SA draws international students

SA draws international students for field guide training

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Tourism levels in South Africa are at an all-time high and according to the World Travel and Tourism Council it’s believed that this industry will contribute more to the country’s economy this year than any other year. But international visitors don’t just flock to SA for its picturesque wine farms, the big five or its idyllic beaches.

Instead, Bushwise – a world-class post-matric training academy that focuses on field guide training programmes is another reason young, international students make their way to South Africa for upskilling in a non-traditional industry. And academy founder, Sophie Niemann says its international student in-take has remained steady since 2012, which she describes as “exciting and reassuring”.

“The fact that students from outside SA are coming here to further their education in this niche industry is wonderful. It bodes so well for tourism in our country and places South Africa on an international stage. Further, it demonstrates that Bushwise is recognised as leaders in this industry as well,” Niemann says.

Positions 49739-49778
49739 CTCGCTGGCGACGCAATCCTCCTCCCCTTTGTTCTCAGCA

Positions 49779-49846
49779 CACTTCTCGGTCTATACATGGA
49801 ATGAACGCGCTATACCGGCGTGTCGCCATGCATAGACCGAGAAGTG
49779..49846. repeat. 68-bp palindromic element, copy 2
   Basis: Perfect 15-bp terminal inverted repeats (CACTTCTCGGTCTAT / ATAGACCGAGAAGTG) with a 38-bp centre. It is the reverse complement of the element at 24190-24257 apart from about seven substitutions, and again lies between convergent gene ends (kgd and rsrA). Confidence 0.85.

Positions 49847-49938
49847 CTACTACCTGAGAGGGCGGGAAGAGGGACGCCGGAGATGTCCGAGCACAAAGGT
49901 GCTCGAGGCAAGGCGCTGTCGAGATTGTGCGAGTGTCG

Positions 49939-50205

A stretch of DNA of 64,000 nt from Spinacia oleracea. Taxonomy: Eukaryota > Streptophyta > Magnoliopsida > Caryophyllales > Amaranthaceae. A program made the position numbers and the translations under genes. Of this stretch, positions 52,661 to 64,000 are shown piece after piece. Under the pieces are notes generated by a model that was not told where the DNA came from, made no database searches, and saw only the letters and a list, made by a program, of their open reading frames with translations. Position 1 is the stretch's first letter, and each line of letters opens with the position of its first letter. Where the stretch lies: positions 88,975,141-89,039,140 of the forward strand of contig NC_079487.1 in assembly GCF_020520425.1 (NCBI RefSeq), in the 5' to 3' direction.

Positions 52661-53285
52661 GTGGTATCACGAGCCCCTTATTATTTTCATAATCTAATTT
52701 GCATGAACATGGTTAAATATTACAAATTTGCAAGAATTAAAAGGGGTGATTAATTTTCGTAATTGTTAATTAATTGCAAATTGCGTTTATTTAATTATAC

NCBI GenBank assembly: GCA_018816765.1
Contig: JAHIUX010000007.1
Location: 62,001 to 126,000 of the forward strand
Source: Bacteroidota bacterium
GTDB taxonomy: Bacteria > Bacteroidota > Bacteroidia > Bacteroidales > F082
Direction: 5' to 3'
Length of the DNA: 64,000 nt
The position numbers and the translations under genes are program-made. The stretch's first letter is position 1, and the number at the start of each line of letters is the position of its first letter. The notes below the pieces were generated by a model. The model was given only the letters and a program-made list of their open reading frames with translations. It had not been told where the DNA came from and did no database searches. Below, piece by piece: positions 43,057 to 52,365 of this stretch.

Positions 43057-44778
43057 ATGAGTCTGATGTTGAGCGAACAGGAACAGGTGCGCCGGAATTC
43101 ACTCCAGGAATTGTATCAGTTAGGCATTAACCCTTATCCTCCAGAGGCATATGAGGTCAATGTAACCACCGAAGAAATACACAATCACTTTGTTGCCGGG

Bushwise gives students the unique opportunity to explore the “best South Africa has to offer”, discover the wild and learn various industry subjects including: guiding principles, animal behaviour, biomes, climate, as well as Hospitality in the Game Lodge industry. In return, Niemann says Bushwise Recruitment, through its vast industry network assists with securing employment for its graduates at some of the country’s most prestigious lodges.

And though securing employment for South African students remain the academy’s first priority, Niemann says international graduates make an equally positive contribution to the industry outside of the country, despite not being employed here.

“The knowledge international student’s gain during the programme develops them into South African ambassadors who would easily be able to articulate the beauty of our natural resources and the enriching experiences tourists can have here. It’s also the stepping stone for their careers in international conservation,” she says.

Niemann says many of Bushwise’s international students also go back home and engage in public discussions on their experiences in South Africa and the value of studying towards this qualification in a country well-known around the world for its wildlife.

“The fact  that we have these men and women from all over the world are coming here for a purpose, achieving that and going back home and promoting not only the programme but the country as a whole is wonderful, and continues to build SA’s reputation globally, which is exactly what we need as a nation,” she says.

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